So now we are to learn that there must be no national foreclosure moratorium to sort out the fraud because it will “hurt the economy” and have “unintended consequences.” They dusted off that old gem (remember that from Hank Paulson’s pleas to the Congress? ‘memba??) Well, let’s see, by that logic, it is AWESOME for the economy to have fraudulent foreclosures continue to pound the housing market. I’m glad we got that straight. Let’s ask the panel:
Ohio Attorney General Richard Cordray in yesterday’s New York Times: “There’s a belief here that Wall Street is a fixed casino and it’s back in business, and we’re left holding the bag,” said Mr. Cordray, whose office overlooks East Broad. “It’s important for us to show we’ll go after a company that does wrong.”
Arizona Attorney General Terry Goddard in the NY Times in Nov. 09: “It’s time to stop this absurd dance.”
“Maybe the banks think we don’t have the gumption to pull the trigger,” Mr. Goddard said
Martin Andelman on blog Mandelman Matters:Never mind the fact that people were lied to and tortured by our nation’s financial institutions and mortgage servicers, something that was obviously condoned by Treasury and presumably by the Obama Administration, the fact is that the Treasury officials said that HAMP was a success because it slowed down foreclosures, if nothing else.
But, now… now that it’s come out that the banks are forging documents, illegally foreclosing, and therefore defrauding homeowners, investors, our government, the IRS, and the taxpayers, to say nothing of the investors around the globe who I have to believe are loading up an entire fleet of 747s with lawyers to come sue the bankers into oblivion yea as we speak… now that that sort of writing is all over the wall… now the bankers are saying we have to ignore our laws protecting property rights in this country, because anything that slows down foreclosures WILL KILL THE ECONOMY?
So, wait… which is it? Geithner says HAMP slowing them down was good, but now that it’s the bank’s criminal behavior that threatens to cause such a the slowdown, it’s going to cause the end of the world as we know it?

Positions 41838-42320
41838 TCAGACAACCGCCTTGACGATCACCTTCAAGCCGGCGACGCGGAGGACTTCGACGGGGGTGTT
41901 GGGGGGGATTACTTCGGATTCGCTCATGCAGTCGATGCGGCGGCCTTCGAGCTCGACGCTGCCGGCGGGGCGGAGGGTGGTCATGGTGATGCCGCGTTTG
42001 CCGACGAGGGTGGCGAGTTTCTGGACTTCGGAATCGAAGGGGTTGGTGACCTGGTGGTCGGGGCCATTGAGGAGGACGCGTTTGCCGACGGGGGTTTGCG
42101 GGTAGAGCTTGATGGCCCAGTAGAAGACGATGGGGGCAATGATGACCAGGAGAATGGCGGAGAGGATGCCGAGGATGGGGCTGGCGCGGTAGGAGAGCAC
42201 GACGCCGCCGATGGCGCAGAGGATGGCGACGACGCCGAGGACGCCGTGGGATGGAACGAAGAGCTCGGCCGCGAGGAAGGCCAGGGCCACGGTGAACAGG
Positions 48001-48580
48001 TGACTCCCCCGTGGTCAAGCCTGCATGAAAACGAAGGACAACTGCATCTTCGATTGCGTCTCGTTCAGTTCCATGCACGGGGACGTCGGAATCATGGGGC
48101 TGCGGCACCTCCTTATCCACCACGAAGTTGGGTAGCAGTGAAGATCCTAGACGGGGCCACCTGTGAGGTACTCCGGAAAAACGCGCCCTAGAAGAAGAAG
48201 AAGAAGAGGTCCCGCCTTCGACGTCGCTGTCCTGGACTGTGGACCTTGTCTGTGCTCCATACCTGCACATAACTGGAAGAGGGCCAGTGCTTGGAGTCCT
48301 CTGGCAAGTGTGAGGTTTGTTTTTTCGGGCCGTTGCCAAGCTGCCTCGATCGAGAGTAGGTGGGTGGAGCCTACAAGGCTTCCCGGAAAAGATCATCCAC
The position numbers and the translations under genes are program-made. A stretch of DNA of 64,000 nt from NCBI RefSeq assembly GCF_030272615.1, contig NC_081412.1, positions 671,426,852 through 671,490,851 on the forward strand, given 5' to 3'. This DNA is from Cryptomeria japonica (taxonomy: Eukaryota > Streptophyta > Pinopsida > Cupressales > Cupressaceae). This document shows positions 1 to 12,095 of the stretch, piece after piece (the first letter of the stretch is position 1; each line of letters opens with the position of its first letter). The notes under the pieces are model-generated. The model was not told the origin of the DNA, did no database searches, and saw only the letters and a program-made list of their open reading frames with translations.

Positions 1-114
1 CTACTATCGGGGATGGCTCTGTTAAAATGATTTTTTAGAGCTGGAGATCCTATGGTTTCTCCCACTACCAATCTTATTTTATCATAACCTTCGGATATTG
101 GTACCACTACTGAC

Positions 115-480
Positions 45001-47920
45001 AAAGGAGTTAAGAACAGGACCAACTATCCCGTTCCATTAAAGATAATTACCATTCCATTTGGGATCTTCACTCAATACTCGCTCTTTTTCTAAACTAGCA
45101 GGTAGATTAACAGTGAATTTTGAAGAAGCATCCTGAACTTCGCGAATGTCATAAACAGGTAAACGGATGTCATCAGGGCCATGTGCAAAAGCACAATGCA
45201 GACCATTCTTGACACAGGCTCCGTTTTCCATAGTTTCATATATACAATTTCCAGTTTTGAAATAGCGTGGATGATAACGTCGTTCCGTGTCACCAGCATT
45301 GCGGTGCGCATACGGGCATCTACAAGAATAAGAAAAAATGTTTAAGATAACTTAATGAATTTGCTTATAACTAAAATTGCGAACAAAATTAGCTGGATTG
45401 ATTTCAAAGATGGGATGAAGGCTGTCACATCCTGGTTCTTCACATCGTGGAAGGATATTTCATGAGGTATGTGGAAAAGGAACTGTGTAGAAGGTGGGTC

Alright banker-people… that’s enough. I think I can speak for quite a few Americans… like at least a dozen… when I say that at this point you’d be better off shutting up and stopping the empty threats about “endangering the recovery” that you continually draw like a gun every time something threatens to limit your ability to do whatever you want, whenever you want to do it.
To begin with, there is no economic recovery, never has been, so stop kidding yourselves, assuming that’s what you’re doing. There’s no lending, and there won’t be any… outside of the government lending programs, of course… for a long, long time. The next time investors around the world trust our country’s bankers and more over, our regulatory agencies, will be decades from now.
. . .
So, stop with the “endangering the recovery” blather, you sound like idiots and liars, and we were just getting used to you just being liars. We can’t handle both at once. Besides, the biggest thing stopping our recovery is you guys that engineered its demise.
Stopping foreclosures while we wait for you bankers to figure out how to fix things, assuming such a thing is possible, because when you guys break the world you do one heck of a job, isn’t going to harm anything.
Author James Howard Kunstler: Did nobody, for instance at Fannie Mae or Freddie Mac, review any of the paperwork fluttering in from places like Countrywide or Ditech and scores of other boiler rooms where mortgages were hatched like Peking ducklings? There was an awful lot of it, I’m sure, but aren’t there a lot of seat-warmers at Fannie and Freddie who collect their salaries for the express purpose of reading mortgage documents? Was nobody the least bit suspicious about the mysterious flurry of “restaurant employees” and “lawn-care technicians” buying million-dollar condominiums with no money down at terms that would make a three-card monte dealer weep with laughter? After all, they had to sort and bundle all these contracts for the likes of Goldman Sachs and JP Morgan and Citibank – the list isn’t that long, but you get the picture….And speaking of these august institutions, didn’t anybody in the divisions charged with assembling complex securities composed of mortgages, or composed of bets against bundles of mortgages, or composed of some notion of something dimly related to a rumor of mortgage lending – didn’t any of these expensively-educated chaps or lasses pause a moment in their aardvark-like labors of bonus-seeking to withdraw their snouts from the moist ground where swindles pupate and at least goggle in self-admiration at the fantastic legal novelty of their endeavors.
And what of the numberless agencies, federal on down, starting with, say, the Office of Thrift Supervision, or the Comptroller of the Currency, or the Federal Deposit Insurance Corporation, or the Board of Governors of the Federal Reserve, or the chairpersons of a dozen senate and house subcommittees on matters related to finance, or the various inspectors general from sea to shining sea or the attorneys general of all fifty states plus the US Department of Justice, or the countless fiduciary officers of the pension funds who tripped over each other buying all the tainted paper churned out like so much Purina Rat Chow – or, for Godsake, a lonely loan officer here or there with something resembling a conscience?
Thank you, guest panel.